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Physics Solution Manual for 1100 and 2101

# Solving equation 253 for 1 and then taking the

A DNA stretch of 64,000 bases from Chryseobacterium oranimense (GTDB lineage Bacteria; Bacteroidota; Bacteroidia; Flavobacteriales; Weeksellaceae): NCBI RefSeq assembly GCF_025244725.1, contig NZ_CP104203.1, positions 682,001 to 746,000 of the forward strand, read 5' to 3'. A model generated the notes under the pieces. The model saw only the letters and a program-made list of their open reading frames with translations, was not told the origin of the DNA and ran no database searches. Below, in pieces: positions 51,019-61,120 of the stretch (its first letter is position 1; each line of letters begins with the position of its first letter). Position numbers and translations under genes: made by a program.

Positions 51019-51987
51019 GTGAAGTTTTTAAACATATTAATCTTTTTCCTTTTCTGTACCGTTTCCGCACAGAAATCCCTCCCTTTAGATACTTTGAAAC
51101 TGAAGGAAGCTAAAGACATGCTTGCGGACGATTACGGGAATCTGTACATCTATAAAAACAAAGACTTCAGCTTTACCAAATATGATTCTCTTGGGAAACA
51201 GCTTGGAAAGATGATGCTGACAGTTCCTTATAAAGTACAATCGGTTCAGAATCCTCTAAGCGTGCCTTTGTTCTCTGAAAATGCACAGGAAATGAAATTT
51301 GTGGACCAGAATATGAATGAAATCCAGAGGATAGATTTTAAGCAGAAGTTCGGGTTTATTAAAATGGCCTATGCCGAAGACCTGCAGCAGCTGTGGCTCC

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Unformatted text preview: the laser and the detector. Chapter 25 Problems b. Turning the surface normal too far from due south increases both the angle of incidence and the angle of reflection, in this case by 0.004° each. Thus, the angle α between the incident and reflected rays increases by twice that amount. We will use the new angle α, with tan α = D L (Equation 1.3), to determine the distance D between the laser and the reflected beam (see the drawing). The distance x by which the reflected beam misses the detector is the distance D minus the distance d between the laser and the detector: 1289 Mirror θ θ α L Detector Laser d x D x= D−d (2) We note that the distance d is given in meters, while the distance L is given in kilometers, where 1 km = 103 m. SOLUTION a. Substituting α = tan −1 ( d L ) (Equation 1.6) into Equation (1) yields d 117 m o = 0.0670 3 50.0 × 10 m θ = 1 α = 1 tan −1 = 1 tan −1 2 2 2 L b. When the mirror is misaligned, the angle of incidence is larger than the result found in part (a) by 0.004°. From Equation (1), then, the angle α between the incident and reflected rays becomes α = 2θ = 2 0.0670o + 0.004o = 0.142o ( ) Solving tan α = D L (Equation 1.3) for the distance D between the laser and the reflected beam, we obtain D = L tan α (3) Substituting Equation (3) into Equation (2), and using α = 0.142o , we find that ( ) x = D − d = L tan α − d = 50.0 ×103 m tan 0.142o − 117 m = 7 m 1290 THE REFLECTION OF LIGHT: MIRRORS 11. REASONING According to the discussion about relative velocity in Section 3.4, the velocity vIY of your image relative to you is the vector sum of the velocity vIM of your image relative to the mirror and the velocity vMY of the mirror relative to you: vIY = vIM + vMY As you walk toward the stationary mirror, you perceive the mirror moving toward you in the opposite direction. Thus, vMY = –vYM. The velocity vYM has the components vYM,x and vYM,y, while the velocity vIM has the components vIM,x and vIM,y. The x direction is perpendicular to the mirror, and the two x components have the same magnitude. This is because the image in a plane mirror is always just as far behind the mirror as the object is in front of it. For instance, if an object moves 1 meter perpendicularly toward the mirror in 1 second, the magnitude of its velocity relative to the mirror is 1 m/s. But the image also moves 1 meter toward the mirror in the same time interval, so that the magnitude of its velocity relative to the mirror is also 1 m/s. The two x components, however, have opposite directions. The two y components have the same magnitude and the same direction. This is because an object moving parallel to a plane mirror has an image that remains at the same distance behind the mirror as the object is in front of it and moves in the same direction as the object. SOLUTION According to the discussion in the REASONING, vIY = vIM + vMY = vIM – vYM This vector equation is equivalent to two equations, one for the x components and one for the y components. For the x direction, we note that vYM,x = –vIM,x. vIY,x = vIM,x − vYM,x = − ( 0.90 m/s ) cos 50.0° − ( 0.90 m/s ) cos 50.0° = −1.2 m/s For the y direction, we note that vYM,y = vIM,y. vIY,y = vIM,y − vYM,y = ( 0.90 m/s ) sin 50.0° − ( 0.90 m/s ) sin 50.0° = 0 m/s Since the y component of the velocity vIY is zero, the velocity of your image relative to you points in the –x direction and has a magnitude of 1.2 m/s . Chapter 25 Problems 12. REASONING The time proportional to the total each path. Therefore, distances identified in the have t reflected t direct = of travel is distance for using the drawing, we 1291 lamp, L 2s mirror, M d LM d LM + d MP d LP (1) d LP 30.0° 30.0° We know that the angle of incidence is equal to the angle of reflection. We also know that the lamp L is a distance 2s from the mirror, while the person P is a distance s from the mirror. d MP s person, P Therefore, it follows that if d MP = d , then d LM = 2 d . We may use the law of cosines (see Appendix E) to express the distance d LP as 2 bd g+ d d LP = 2 2 b gg b g b – 2 2 d d cos 2 30.0 ° SOLUTION Substituting the expressions for d MP , d LM , and d LP into Equation (1), we find that the ratio of the travel times is t reflected t direct = 2d + d 2 bd g+ d 2 2 = bg b g bg – 2 2 d d cos 2 30.0 ° 3 5 – 4 cos 60.0 ° = 1.73 13. REASONING When an object is located very far away from a spherical mirror (concave or convex), the image is located at the mirror’s focal point. Here, the image of the distant object is located 18 cm behind the convex mirror, so that the focal length f of the mirror is f = −18 cm and is negative since the mirror is convex. SOLUTION In constructing a ray diagram, we will need to know the radius R of the mirror. 1 2 The focal length of a convex mirror is related to the radius by f = − R (Equation 25.2). We can use this expression to determine the radius: 1 2 f =− R or R = −2 f = −2 ( −18 cm ) = 36 cm In the ray diagram that follows, we denote the focal point by F and the center of curvature by C. Note t...
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